I am a huge fan of Joss Whedon and all of his assorted works, but Buffy will always be #1 in my heart because it's the first thing I got into. When I was in high school one of my friends was like, "you have to watch this show, it's awesome" but the name turned me off. Buffy? Is she a pomeranian? Is she slaying the reanimated corpses of upper-crusty WASPs while vacationing on Martha's Vineyard? Pass. But thankfully he was persistent and forced me to sit down and watch the very first episode, "Welcome to the Hellmouth."
We watched the entire first season that day, and the next day I ran out and bought all the dvds that were available at the time. This was a pretty big deal since I made, like, $5.25 an hour working part-time at Party City, but it had to be done. I was officially obsessed. Fast forward to the present, almost 10 years later, and while Buffy has long since ended, my interest hasn't faded one bit. So! Long story not at all short, when this week's Illustration Friday topic, "fearless," arrived in my inbox, I knew what had to be done. For some strange reason I have never drawn Buffy, not really. Just like I am way into dinosaurs but have never drawn a dinosaur outside of a few off-hand sketches of sauropods in sports gear. But now, at least, that first oversight has been rectified.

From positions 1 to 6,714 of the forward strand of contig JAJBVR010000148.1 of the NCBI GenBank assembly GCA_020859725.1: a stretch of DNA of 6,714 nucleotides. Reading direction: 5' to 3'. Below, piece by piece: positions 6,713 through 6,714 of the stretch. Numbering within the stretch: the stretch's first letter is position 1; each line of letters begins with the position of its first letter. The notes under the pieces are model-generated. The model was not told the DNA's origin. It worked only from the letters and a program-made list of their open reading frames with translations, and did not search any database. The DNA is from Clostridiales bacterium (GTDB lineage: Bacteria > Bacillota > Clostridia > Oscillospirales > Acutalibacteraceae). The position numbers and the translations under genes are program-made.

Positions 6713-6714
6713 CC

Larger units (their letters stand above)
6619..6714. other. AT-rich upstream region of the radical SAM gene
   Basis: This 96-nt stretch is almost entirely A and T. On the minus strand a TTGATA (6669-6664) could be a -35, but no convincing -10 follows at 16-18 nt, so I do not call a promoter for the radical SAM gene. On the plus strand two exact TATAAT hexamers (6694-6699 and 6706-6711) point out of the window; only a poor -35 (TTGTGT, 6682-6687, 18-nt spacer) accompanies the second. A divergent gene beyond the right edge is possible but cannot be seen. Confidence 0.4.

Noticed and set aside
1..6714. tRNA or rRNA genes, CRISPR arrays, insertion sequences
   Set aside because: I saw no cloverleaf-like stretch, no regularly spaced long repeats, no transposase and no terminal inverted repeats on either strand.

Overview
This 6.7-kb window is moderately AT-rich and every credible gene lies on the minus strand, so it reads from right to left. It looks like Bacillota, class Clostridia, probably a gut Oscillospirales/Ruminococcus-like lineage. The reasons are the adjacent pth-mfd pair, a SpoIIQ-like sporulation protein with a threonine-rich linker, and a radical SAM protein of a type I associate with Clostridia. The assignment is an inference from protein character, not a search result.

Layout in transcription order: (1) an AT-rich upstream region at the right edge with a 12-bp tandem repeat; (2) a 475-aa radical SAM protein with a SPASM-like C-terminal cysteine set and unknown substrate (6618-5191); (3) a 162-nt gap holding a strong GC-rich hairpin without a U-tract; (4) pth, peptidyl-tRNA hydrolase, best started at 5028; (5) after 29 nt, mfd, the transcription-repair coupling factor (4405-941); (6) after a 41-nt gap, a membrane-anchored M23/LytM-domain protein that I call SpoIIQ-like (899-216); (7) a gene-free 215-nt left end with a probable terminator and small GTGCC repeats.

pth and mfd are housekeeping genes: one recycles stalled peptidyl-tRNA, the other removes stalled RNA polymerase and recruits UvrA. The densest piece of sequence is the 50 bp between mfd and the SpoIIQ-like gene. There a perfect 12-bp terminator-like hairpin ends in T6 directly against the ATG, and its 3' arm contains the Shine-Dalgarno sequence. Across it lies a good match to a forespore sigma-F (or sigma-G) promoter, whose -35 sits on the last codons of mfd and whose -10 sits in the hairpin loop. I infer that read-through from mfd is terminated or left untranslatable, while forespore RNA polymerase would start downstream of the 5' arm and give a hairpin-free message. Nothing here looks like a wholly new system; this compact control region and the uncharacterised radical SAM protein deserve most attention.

Still really enjoying this new way of working. Previously I would get obsessed with the details - zooming in to 4000% (not four hundred, four THOUSAND) and making sure every piece of jewelry or decorative element was as fully developed as the main focal point of the image. It's maddening, unnecessary, and it just takes forever. By the time was halfway through an image, I'd be bored to death of looking at it. This way is far less detailed, but for some reason that doesn't bother me - I'm just as happy with the end result, and it takes about half as long, if not less, to get there. So that's been exciting.
Another fast-and-loose digital sketch. I'm doing more of my sketching directly in the Illustrator file these days, and for whatever reason it's working for me. They're much less precise, but I think they retain a bit of energy that my traditional sketches often lack due to my tendency to overwork things to death.